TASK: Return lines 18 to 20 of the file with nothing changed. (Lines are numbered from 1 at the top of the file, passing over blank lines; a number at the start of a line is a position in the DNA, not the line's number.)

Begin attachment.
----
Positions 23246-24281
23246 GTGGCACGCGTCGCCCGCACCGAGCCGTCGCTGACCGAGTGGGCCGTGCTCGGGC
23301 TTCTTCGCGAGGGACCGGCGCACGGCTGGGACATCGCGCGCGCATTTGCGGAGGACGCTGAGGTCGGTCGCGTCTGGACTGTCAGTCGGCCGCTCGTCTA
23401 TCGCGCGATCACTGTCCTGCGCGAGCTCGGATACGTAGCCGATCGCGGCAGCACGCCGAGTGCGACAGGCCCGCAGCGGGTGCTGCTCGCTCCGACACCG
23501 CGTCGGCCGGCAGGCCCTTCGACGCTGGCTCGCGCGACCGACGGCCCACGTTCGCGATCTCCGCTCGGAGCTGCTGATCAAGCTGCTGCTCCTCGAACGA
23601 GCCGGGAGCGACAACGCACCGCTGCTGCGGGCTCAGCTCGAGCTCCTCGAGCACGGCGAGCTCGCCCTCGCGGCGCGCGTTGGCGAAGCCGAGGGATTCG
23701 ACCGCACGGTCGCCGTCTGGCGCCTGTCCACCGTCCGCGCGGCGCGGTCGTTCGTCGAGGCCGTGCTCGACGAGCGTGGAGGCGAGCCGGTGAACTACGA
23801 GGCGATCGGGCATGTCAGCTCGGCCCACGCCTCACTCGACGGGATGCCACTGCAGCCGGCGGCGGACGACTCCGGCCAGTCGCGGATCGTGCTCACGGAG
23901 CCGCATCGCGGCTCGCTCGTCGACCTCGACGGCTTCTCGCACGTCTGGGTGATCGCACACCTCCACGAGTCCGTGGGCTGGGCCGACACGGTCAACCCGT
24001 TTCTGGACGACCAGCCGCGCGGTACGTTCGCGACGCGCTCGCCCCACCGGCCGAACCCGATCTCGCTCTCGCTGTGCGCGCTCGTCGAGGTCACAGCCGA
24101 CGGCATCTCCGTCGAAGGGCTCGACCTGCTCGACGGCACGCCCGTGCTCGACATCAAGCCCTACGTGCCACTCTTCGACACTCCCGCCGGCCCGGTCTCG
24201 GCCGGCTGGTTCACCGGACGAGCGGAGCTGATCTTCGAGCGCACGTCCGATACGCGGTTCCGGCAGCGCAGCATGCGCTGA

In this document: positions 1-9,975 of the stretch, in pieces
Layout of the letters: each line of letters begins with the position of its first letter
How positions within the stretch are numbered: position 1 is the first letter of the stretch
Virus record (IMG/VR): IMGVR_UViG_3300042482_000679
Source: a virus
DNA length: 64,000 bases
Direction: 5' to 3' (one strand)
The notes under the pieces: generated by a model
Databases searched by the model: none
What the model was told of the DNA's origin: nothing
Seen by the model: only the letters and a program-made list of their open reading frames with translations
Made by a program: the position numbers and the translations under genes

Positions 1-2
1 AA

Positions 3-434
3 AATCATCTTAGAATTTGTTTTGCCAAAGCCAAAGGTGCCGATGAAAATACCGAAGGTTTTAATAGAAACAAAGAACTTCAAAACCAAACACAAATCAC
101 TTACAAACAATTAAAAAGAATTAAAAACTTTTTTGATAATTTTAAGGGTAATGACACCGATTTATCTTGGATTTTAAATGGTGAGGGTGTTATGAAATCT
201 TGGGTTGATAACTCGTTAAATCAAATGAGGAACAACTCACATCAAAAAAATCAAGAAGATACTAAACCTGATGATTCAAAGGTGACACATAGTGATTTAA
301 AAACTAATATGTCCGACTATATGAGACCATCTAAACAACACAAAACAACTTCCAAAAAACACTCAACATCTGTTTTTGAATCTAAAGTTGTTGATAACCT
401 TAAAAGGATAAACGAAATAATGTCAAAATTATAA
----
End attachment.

DNA length: 64,000 bases
Direction: 5' to 3' (one strand)
The notes under the pieces: generated by a model